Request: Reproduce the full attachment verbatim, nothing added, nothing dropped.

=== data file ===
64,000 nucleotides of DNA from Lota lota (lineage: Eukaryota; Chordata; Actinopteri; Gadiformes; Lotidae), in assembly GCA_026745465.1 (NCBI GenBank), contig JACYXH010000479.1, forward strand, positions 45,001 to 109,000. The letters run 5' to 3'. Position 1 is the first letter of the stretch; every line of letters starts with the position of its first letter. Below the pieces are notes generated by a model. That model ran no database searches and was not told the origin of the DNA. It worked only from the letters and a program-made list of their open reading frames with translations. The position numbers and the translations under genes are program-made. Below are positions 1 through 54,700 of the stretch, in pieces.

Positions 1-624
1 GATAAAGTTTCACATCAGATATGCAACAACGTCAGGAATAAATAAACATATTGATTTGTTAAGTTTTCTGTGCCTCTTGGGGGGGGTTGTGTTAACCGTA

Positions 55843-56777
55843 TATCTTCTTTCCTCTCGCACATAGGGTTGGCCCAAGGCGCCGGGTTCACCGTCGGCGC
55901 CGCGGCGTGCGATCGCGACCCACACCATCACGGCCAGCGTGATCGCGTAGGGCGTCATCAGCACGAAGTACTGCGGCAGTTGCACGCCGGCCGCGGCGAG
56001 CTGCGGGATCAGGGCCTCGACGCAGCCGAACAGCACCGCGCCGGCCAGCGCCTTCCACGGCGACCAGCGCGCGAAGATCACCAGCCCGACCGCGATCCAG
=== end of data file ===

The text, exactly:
64,000 nucleotides of DNA from Lota lota (lineage: Eukaryota; Chordata; Actinopteri; Gadiformes; Lotidae), in assembly GCA_026745465.1 (NCBI GenBank), contig JACYXH010000479.1, forward strand, positions 45,001 to 109,000. The letters run 5' to 3'. Position 1 is the first letter of the stretch; every line of letters starts with the position of its first letter. Below the pieces are notes generated by a model. That model ran no database searches and was not told the origin of the DNA. It worked only from the letters and a program-made list of their open reading frames with translations. The position numbers and the translations under genes are program-made. Below are positions 1 through 54,700 of the stretch, in pieces.

Positions 1-624
1 GATAAAGTTTCACATCAGATATGCAACAACGTCAGGAATAAATAAACATATTGATTTGTTAAGTTTTCTGTGCCTCTTGGGGGGGGTTGTGTTAACCGTA

Positions 55843-56777
55843 TATCTTCTTTCCTCTCGCACATAGGGTTGGCCCAAGGCGCCGGGTTCACCGTCGGCGC
55901 CGCGGCGTGCGATCGCGACCCACACCATCACGGCCAGCGTGATCGCGTAGGGCGTCATCAGCACGAAGTACTGCGGCAGTTGCACGCCGGCCGCGGCGAG
56001 CTGCGGGATCAGGGCCTCGACGCAGCCGAACAGCACCGCGCCGGCCAGCGCCTTCCACGGCGACCAGCGCGCGAAGATCACCAGCCCGACCGCGATCCAG